METALS-Copper eyes $7000 on technical buying; gains seen capped
* Cash copper hits highest premium in one year against benchmark
* U.S. markets closed on Thursday for Independence day
* Coming Up; Euro zone Markit Services PMI at 0758 GMT
(Adds comment, detail, updates prices) SINGAPORE, July 3 (Reuters) - London copper hit almost a two-week high on Wednesday, just short of $7,000 a tonne, fuelled by short covering and bottlenecks in supply, although sluggish global growth eroded demand prospects and signalled gains may prove tough to sustain. Copper prices have pared some of June's steep losses as mine shutdowns have combined with limited delivery from London Metal Exchange-registered warehouses to choke immediate supply. But given slowing growth and rising regulation in China, the heat has been taken out of copper demand, said analyst Natalie Rampono at ANZ in Melbourne. "We don't think copper's gains are sustainable," she said. "Even if we do get these technical rallies or shorts covering on the basis of any positive data out of the U.S, the outlook for China is still pretty uncertain and that could weigh on any upside for copper," she added. Three-month copper on the London Metal Exchange rose to $6,993.50 a tonne, the highest since June 19, before trading at $6,979.25 a tonne by 0711 GMT, up 0.96 percent from the previous session. Copper prices racked up losses of more than 7 percent in June and are wallowing down more than 12 percent year to date. The most-traded October copper contract on the Shanghai Futures Exchange rallied 1.22 percent to close at 50,550 yuan ($8,200) a tonne. In a sign that an economic cool down is creeping across the country, growth in China's services sector sagged to its weakest pace in nine months in June as construction activity slowed, a survey showed on Wednesday. A cash crunch in China as well as a crackdown on commodities imports that have been used for financing in domestic markets have also raised worries over metals demand. But for now, China's copper importers are being forced by bottlenecks at LME warehousing systems to queue for deliveries of metal they have already bought, resulting in spot copper import premiums rising by a third since mid-June.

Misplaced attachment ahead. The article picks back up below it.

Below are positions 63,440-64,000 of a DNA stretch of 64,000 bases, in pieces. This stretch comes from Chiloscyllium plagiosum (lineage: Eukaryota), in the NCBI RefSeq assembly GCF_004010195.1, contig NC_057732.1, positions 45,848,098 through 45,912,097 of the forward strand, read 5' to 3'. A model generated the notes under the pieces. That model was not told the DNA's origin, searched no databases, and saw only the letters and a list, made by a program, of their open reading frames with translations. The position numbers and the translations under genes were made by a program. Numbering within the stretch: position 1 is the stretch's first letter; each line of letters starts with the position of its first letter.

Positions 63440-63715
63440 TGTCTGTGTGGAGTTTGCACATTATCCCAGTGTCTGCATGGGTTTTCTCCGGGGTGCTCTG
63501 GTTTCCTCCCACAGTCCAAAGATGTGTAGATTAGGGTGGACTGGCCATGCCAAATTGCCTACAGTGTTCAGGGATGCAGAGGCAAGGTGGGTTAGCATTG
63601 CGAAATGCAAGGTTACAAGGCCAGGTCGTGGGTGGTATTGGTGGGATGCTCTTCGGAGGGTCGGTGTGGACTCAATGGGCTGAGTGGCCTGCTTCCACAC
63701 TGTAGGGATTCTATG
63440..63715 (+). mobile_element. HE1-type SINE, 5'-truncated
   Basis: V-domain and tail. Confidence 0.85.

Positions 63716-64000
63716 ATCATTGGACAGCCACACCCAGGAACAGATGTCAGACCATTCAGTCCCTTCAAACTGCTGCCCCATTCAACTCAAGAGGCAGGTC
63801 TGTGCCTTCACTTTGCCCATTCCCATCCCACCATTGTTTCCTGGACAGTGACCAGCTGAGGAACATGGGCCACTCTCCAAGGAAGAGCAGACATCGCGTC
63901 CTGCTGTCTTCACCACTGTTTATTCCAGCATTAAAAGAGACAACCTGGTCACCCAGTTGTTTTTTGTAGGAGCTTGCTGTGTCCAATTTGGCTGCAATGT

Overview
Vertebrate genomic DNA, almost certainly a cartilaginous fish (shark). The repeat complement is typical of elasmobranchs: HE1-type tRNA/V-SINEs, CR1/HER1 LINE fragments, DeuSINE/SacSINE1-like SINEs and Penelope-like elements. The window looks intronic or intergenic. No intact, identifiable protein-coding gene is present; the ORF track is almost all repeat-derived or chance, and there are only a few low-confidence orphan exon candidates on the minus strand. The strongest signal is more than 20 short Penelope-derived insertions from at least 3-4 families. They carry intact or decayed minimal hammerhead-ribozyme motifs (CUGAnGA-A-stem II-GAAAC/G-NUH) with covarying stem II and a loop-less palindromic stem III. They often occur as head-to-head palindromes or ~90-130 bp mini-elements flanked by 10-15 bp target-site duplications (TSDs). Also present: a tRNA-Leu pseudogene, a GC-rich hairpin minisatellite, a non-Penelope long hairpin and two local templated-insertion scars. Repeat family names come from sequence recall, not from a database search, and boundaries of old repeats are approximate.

Reflecting this nearby physical tightness, in the futures market, cash copper jumped in two days from a discount to its highest premium in nearly a year over three-month prices.
Also souring the outlook for metals, a batch of U.S. data reinforced views that the days of easy money from the Federal Reserve are numbered. Easy money was a major driver fuelling copper's meteoric rise to records above $10,000 a tonne in February 2011 and the withdrawal of this measure is deflating prices. U.S. new motor vehicle sales in June were poised to record their strongest month in more than 5-1/2 years and factories posted a second straight month of gains in new orders in May, indicating some pick-up in economic activity. Markets are watching for June non-farm payrolls data on Friday for indications on Federal Reserve policy. However liquidity may be thinner than usual given Thursday's Independence Day holiday in the U.S. Base metals prices at 0709 GMT
Metal Last Change Pct Move YTD pct chg LME Cu 6976.25 66.25 +0.96 -12.04 SHFE CU FUT OCT3 50550 610 +1.22 -12.74 HG COPPER SEP3 3.16 0.02 +0.57 -13.46 LME Alum 1830.75 -1.75 -0.10 -11.69 SHFE AL FUT OCT3 14390 35 +0.24 -8.17 LME Zinc 1888.75 -3.25 -0.17 -9.19 SHFE ZN FUT OCT3 14645 50 +0.34 -8.78 LME Nickel 13970.00 -70.00 -0.50 -18.11 LME Lead 2084.50 5.00 +0.24 -10.54 SHFE PB FUT 13965.00 10.00 +0.07 -12.99 LME Tin 20101.00 -124.00 -0.61 -14.10 LME/Shanghai arb^ -692
Shanghai and COMEX contracts show most active months ($1 = 6.1330 Chinese yuan)
($1 = 6.1330 Chinese yuan)
(Reporting by Melanie Burton; Editing by Richard Pullin and Michael Perry)